Bash-on-Ubuntu-on-Windows supports case-sensitive file paths. This means that I can create two files or directories with names only differing in capitalization. I have issues accessing those files, though.


bash -c "touch Magic ; mkdir magic ; echo Secret! > magic/secret"

Creates a file names Magic, a directory named magic and a file names secret in that directory.

bash -c "ls -lR" yields

total 0
drwxrwxrwx 2 root root 0 Aug 23 10:37 magic
-rwxrwxrwx 1 root root 0 Aug 23 10:37 Magic

total 0
-rwxrwxrwx 1 root root 8 Aug 23 10:37 secret

(I am not sure why I get root, as it is not the default user, but that does not seem relevant to my question.)

Windows Explorer shows: Windows Explorer shows file and directory

Now, while bash can easily access the magic/secret file in the directory, Windows seems to treat both the directory and the file as one and the same. So double-clicking the directory I get a "directory name invalid" error Error dbl-clicking directory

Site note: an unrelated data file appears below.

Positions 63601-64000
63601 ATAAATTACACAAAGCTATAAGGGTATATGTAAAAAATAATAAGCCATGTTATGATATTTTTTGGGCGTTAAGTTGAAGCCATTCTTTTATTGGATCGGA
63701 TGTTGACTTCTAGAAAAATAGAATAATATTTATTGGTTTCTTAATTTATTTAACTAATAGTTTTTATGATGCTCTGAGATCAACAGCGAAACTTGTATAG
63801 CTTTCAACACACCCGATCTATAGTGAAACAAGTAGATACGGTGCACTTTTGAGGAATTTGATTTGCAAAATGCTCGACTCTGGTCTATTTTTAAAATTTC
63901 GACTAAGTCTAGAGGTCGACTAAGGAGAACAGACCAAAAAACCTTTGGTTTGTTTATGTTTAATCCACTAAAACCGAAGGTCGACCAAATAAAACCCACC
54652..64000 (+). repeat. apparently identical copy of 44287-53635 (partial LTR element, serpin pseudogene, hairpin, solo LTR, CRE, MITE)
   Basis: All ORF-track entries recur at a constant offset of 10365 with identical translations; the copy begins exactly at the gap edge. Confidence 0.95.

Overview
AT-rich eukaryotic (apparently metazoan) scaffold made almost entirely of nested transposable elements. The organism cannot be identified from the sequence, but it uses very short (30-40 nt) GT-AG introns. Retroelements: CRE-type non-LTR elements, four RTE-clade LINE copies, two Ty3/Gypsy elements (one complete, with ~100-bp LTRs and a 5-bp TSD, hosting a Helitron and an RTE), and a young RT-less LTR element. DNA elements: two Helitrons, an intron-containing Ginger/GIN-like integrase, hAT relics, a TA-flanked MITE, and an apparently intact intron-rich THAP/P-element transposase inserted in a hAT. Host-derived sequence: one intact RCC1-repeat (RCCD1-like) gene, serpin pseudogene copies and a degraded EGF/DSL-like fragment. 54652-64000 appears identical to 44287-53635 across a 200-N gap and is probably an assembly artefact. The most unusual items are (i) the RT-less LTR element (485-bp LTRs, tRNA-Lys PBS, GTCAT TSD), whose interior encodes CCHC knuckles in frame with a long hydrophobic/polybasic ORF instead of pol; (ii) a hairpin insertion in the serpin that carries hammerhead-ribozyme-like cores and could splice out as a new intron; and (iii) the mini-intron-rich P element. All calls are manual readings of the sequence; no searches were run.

Same goes for using cd, as I get The directory name is invalid. printed out.

Is there any way (other than using Bash) to access the magic/secret file?

Partial Answer

I've found a way to do it programmatically, with some registry changes. Described here. But it seems that there is no way to do it with existing Windows tooling.

  • Did you try a third party file explorer like Total Commander and/or PowerShell?
    – Seth
    Nov 7, 2016 at 8:39
  • No, I did not. Bu I don't think anything works without the registry change.
    – tmr232
    Nov 7, 2016 at 12:43

1 Answer 1


You can't access to those folders in Explorer, simply because the Win32 subsystem doesn't support case sensitivity, and Explorer doesn't support POSIX subsystem

Build 14361

For general Windows information on build 14361 visit the Windows Blog.

To track or report an issue visit our Github page.


  • DrvFs is now case sensitive when running in Bash on Ubuntu on Windows.

  • Users may case.txt and CASE.TXT on their /mnt/c drives

  • Case sensitivity is only supported within Bash on Ubuntu on Windows. When outside of Bash NTFS will report the files correctly, but unexpected behavior may occur interacting with the files from Windows.

  • The root of each volume (i.e. /mnt/c) is not case sensitive

  • More information on handling these files in Windows can be found here.



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